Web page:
According data released yesterday by Unruly Media about Super Bowl ads posted online, ads on YouTube receive more views, but videos on Facebook get shared more.
The analysis showed that Super Bowl ads on YouTube generated double the views of Facebook. However this finding is skewed by the fact that 97 per cent of the ads aired during Super Bowl Sunday ran on YouTube but only 62.7 per cent were run through the Facebook Player.
Despite this discrepancy, ads run through Facebook attracted 70 per cent of the total shares generated by the Super Bowl ads online. When campaigns run on both YouTube and Facebook were compared, the versions on Facebook generated five times more shares than on YouTube.
This, says Unruly, is likely because Facebook is a social network while YouTube is by and large, a search engine. It also takes fewer clicks to share a video on Facebook.
While Unruly argues that shares are more important than views as a measure of a brand's viral success, by and large the experts featured in our Q&A below feel that neither channel should be left out.
- Simon Trilsbach, vice-president, Socialbakers
- Giles Henderson, director, media & channels, VML Qais
Which platform do you prefer? Why?
- Trilsbach: Facebook is the primary referral channel to YouTube and controls much of the traffic YouTube receives. The expansion of Facebook video means that Facebook is taking much of that traffic and keeping those eyes on Facebook platforms.
- Henderson: I don’t think any media professional in their right mind should ever say that they prefer one platform over another. It really does depend on the campaign requirements at the time.
What does Facebook have over YouTube?
- Trilsbach: Facebook’s precise targeting enables advertisers to move people through the funnel. Facebook has no problem receiving video adoption on mobile as well, as Facebook finds around 85 per cent of its video views come from mobile devices.
- Henderson: Facebook has some much better targeting options in comparison to YouTube when it comes to video advertising. They have opened up a great deal more audience targeting potential, especially within the confines of Facebook itself.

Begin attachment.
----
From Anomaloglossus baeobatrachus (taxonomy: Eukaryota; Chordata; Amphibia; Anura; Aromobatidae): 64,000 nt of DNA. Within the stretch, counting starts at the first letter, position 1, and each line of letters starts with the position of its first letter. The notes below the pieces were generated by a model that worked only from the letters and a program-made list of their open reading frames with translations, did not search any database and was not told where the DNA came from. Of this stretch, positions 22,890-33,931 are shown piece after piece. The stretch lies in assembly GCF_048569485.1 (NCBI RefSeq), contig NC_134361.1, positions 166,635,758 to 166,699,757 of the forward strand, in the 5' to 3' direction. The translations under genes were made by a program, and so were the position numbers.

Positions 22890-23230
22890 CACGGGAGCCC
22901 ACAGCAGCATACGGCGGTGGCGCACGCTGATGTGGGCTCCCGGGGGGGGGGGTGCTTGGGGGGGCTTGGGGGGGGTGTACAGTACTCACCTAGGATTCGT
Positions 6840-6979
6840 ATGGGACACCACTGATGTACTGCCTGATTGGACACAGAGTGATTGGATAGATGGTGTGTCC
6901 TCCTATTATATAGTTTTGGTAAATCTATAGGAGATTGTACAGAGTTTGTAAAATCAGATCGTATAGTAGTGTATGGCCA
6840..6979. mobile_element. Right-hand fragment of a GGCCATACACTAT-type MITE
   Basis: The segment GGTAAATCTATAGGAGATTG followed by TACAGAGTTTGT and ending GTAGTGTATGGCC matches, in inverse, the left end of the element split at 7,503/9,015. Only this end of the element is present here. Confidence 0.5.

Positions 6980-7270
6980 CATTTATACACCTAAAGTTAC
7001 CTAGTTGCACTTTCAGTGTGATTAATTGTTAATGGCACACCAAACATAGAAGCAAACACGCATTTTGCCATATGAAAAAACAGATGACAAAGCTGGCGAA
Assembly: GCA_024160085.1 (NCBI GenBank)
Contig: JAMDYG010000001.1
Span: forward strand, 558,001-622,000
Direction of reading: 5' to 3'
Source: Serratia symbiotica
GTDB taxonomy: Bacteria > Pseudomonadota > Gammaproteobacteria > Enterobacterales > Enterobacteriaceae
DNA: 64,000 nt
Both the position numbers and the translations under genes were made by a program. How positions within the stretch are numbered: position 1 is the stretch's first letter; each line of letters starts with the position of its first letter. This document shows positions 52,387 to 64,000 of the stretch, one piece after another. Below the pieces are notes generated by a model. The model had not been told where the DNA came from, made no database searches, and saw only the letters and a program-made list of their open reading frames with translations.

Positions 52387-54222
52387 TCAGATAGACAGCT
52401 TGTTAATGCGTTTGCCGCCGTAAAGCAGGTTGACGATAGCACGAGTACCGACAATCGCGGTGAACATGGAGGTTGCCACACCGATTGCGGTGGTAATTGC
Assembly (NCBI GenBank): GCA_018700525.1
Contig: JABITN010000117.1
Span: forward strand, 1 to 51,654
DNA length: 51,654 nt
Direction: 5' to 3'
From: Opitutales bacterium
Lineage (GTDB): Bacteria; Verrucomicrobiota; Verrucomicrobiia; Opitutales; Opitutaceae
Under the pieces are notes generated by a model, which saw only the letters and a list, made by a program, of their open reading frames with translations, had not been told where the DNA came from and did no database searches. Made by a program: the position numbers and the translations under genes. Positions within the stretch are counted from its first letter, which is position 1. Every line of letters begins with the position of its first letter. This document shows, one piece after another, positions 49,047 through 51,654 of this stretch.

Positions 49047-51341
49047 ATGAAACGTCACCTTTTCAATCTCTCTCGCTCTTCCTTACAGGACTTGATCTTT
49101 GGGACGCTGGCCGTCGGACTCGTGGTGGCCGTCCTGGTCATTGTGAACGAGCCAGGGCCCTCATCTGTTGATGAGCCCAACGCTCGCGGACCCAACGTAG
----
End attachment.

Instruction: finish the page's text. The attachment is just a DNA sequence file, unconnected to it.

Should brands abandon one for another?
- Trilsbach: Facebook video’s strength is in facilitating video discovery — Facebook has a massive reach and allows for precise targeting. YouTube, on the other hand, works as a great repository for video, as a base for longer-term storage and video archives.
- Henderson: Never.
What are the challenges with Facebook video?
- Trilsbach: Brands would benefit from creating videos that can be engaging even when played silently, without audio. Another challenge for brands is learning how to effectively incorporate video into creative campaigns and brand objectives.
- Henderson: Knowing how to use the platform itself is key. It’s pretty simple to get your head around the basics, but some of the more advanced targeting capabilities, the use of Power Editor or a good PMD allow you to do much more on Facebook in the long term.
Who wins the reach-versus-engagement debate?
- Trilsbach: Facebook is without question the leader when it comes to reach.
- Henderson: I really wouldn’t commit to saying one or the other. They are both extremely powerful video advertising tools.
With both ramping up, what will be the game-changer?
- Trilsbach: The game-changer will be the platform that best leverages shareability, user engagement and mobile.
- Henderson: Video retargeting on Facebook is a good start. Being able to identify users who have watched your whole video and then target with a more detailed message is a very strong offering.